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ROGERS -- Carolyn Wallace and Sandra Warmack high-fived as a crowd in City Hall applauded.

The Planning Commission approved both women's requests for permits. It will allow two new transitional houses for women recovering from addiction. Brand New Mercies will be at 3006 S. B Street and Nicole's House will be at 118 N. Third Street.

2018 Planning Commission appointments

• Don Spann, chairman

• Eriks Zvers, vice chairman

• Dennis Ferguson, secretary

• Kevin Jensen

• Myra Moran

• Mark Myers

• Tony Noblin

• John Schmelzle

• Mike Shupe

Large Scale Committee

• Eriks Zvers, chairman

• Tony Noblin

• Mark Myers

• Mike Shupe

• Don Spann

Subdivision Committee

• Dennis Ferguson, chairman

• John Schmelzle

• Mike Shupe

• Don Spann

• Kevin Jensen

Density Review Committee

• John Schmelzle, chairman

• Kevin Jensen

• Myra Moran

• Tony Noblin

• Eriks Zvers

Board of Adjustment

• Juli Zimmerman, chairwoman

• Mandel Samuels, secretary

• Eriks Zvers, PC representative

• Hannah Cicioni

• Roger Clark

• Derek Eckelhoff

• Andrew Curry

Source: Staff Report

Brand New Mercies will house three women and their children on one side of a duplex with three bedrooms and two bathrooms. Carolyn Wallace said the home will be for women coming out of drug court, women who face addiction and need a place to nurture their children.

Wallace started similar transitional homes in California previously.

"They'll never be alone, they'll always be with a staff member," Wallace said.

The 12-month program will provide transportation and test the residents for drug use once a week. A staff report before to the meeting didn't support the decision to grant a permit. Several residents showed up to the meeting in support.

Mary Haynes, who works with women in the Benton County jail system, was among them.

"They don't have somewhere to go that's safe, and they end up back in jail," Haynes said. "I've seen a trend recently, a strong desire from these women to get sober. There's not enough of these (facilities) in the area."

Resident Marcia Moore said her daughter struggled with addiction.

"These women have nowhere to go," Moore said. "They're not ready. They're not strong enough yet. They have to move to get a clean break from that."

Moore said some women of the facility will benefit from the program by becoming productive people.

Charlene Fields, executive director of Souls Harbor on Second Street, described her journey as a two-year resident of a transitional home that at the time was the only one in the area serving women and children. Fields said as a result she's four and a half years sober, employed and involved in the parent-teacher organization at her child's school.

"This is a need, it's an underserved population," Fields said. "I was in the Benton County (jail system) 15 or 20 times."

Fields said it's clearly a need for men, too. Souls Harbor has 20 residents, and 18 on its waiting list.

Jon Comstock, a former circuit judge, also spoke in favor of the transitional home. Comstock volunteered his time with the population and asked what they needed most.

"They told me 'a place to live while in transition and a way to get engaged with the community,'" Comstock said. "The state is looking to the communities to figure this out."

Comstock said a similar transitional house is in the works. Returning Home will be the first licensed facility in Northwest Arkansas and house 50 men, he said. It plans to open in spring 2018.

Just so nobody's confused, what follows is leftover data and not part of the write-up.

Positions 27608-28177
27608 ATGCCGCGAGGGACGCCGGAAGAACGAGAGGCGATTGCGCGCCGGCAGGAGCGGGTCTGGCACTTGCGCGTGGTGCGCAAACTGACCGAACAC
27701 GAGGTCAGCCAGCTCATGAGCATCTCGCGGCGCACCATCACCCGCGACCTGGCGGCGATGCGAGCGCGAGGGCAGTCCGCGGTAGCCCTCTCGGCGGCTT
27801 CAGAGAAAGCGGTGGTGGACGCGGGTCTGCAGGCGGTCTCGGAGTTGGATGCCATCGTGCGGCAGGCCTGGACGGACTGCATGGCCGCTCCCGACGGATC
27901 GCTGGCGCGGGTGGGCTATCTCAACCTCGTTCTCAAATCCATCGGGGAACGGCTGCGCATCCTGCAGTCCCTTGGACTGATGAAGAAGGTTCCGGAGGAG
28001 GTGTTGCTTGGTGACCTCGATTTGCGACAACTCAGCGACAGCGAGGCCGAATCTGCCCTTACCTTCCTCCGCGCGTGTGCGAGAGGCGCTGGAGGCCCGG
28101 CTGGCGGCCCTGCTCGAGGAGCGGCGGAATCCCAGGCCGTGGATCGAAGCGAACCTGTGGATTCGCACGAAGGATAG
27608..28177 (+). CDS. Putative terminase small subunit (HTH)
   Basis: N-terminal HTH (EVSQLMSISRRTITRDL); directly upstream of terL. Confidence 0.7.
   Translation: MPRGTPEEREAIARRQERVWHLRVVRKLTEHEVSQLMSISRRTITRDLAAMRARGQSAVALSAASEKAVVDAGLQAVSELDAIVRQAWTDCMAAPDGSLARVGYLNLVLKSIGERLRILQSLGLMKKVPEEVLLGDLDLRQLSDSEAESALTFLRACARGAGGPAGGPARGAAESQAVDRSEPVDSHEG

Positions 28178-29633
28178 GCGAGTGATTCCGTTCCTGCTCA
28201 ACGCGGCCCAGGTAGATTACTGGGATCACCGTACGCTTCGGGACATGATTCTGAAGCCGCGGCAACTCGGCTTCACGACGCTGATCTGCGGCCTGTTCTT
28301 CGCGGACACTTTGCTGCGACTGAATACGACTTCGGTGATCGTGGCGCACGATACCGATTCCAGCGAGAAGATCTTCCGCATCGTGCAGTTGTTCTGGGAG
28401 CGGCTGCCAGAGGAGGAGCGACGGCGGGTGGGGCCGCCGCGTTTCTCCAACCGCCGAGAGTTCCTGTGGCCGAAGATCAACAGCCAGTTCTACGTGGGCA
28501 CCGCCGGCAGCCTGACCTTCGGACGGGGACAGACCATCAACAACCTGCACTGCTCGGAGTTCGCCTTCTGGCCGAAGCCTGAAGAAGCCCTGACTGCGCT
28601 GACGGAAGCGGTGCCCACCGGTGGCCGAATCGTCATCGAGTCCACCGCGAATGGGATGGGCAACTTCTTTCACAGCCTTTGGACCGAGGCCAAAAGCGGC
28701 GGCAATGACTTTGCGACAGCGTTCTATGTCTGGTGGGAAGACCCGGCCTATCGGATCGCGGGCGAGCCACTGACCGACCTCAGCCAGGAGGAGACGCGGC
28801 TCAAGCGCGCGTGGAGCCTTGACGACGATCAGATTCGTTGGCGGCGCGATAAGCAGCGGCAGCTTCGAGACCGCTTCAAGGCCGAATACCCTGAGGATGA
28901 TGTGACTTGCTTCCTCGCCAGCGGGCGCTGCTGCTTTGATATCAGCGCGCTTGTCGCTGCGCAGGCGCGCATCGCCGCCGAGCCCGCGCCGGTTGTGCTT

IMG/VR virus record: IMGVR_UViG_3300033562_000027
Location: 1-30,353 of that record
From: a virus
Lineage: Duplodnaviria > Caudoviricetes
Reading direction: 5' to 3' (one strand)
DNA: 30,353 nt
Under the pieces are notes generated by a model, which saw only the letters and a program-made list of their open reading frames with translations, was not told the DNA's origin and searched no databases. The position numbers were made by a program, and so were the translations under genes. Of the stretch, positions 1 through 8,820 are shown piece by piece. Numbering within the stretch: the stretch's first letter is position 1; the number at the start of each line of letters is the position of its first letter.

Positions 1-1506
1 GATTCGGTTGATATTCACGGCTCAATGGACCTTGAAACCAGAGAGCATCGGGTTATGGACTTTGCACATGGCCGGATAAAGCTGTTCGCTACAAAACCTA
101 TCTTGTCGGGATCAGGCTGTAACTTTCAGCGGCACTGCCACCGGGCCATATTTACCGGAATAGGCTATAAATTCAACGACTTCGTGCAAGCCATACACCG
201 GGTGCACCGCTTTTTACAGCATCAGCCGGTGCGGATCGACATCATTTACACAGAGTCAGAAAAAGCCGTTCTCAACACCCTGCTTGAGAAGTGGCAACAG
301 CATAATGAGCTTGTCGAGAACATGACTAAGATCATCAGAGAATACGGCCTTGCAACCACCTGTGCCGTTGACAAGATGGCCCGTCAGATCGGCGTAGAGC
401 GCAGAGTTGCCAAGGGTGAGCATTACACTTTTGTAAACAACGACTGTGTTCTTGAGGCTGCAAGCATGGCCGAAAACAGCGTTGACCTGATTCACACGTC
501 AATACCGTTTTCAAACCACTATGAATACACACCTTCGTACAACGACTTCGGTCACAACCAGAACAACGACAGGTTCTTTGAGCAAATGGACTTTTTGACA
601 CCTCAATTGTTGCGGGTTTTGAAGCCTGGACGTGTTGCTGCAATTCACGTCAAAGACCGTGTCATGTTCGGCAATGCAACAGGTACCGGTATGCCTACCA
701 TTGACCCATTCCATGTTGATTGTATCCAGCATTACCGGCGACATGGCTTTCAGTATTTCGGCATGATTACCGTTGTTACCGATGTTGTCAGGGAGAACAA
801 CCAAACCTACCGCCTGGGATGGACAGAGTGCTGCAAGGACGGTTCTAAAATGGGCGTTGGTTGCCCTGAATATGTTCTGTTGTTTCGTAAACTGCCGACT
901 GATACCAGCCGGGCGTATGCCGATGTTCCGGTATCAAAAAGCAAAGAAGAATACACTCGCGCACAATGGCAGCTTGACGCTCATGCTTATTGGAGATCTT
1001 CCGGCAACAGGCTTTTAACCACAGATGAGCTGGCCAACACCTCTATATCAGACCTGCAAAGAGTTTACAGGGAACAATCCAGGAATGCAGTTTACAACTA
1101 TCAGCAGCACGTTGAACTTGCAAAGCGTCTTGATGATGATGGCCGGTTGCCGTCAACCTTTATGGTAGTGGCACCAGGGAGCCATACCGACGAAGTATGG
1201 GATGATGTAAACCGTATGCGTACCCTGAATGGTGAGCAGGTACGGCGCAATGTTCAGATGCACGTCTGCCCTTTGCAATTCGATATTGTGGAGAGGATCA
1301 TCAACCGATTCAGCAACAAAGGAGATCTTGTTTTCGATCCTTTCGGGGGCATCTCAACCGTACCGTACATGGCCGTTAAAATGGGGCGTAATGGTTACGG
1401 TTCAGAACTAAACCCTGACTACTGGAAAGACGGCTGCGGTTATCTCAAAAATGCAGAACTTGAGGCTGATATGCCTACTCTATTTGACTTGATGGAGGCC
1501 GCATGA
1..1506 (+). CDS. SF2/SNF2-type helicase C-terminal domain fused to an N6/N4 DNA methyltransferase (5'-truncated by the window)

"We talk a lot about quality of life, but having a population in need impacts you and me," Comstock said. He urged commissioners to grant the permit to benefit these women and families.

Though the staff recommendation was initially against the project because a mismatch of land use, John McCurdy, director of community development, said the support shown for the project was overwhelming.

"Staff is in favor of this, the work that this organization is doing is outstanding," McCurdy said. "Our only concern was from a land use perspective that it didn't make sense in a dense duplex neighborhood."

One advantage to the location of Brand New Mercies is it's only a block from a major arterial street, he said. Ideally, McCurdy said he would like to see this kind of development in commercial or industrial zones, but he found it noteworthy no one spoke up against the transitional house.

Commissioner John Schmelzle said the small base of residents expected for the house makes more sense for a residential area.

"I don't see anything wrong with it," Schmelzle said.

Commissioner Tony Noblin endorsed the project, too.

"As a former policeman, I can speak from experience that folks need to get away. They'll never find a good path if they don't," Noblin said. "It's important to have structure, and this is a good answer to that."

Nicole's House will also be a women's addiction program lasting 12 months. Women must be sober three days to enter, said Sandra Warmack, its director. The recovery program will house no more than seven women in a building that's 3,034 square feet. It will have a licensed social worker, three life coaches and a house manager, she said. Residents will receive life skills and each will have both a mentor and a sponsor. The location is convenient to public transportation.

Resident Mike Evans said drug abuse and poverty are ongoing issues even for Rogers and the effects are devastating.

"I've seen it and seen what happened when they receive loving support," Evans said.

The commission voted unanimously in favor of both transitional houses receiving permits.

NW News on 12/20/2017

Print Headline: Commission green-lights home for recovering addicts

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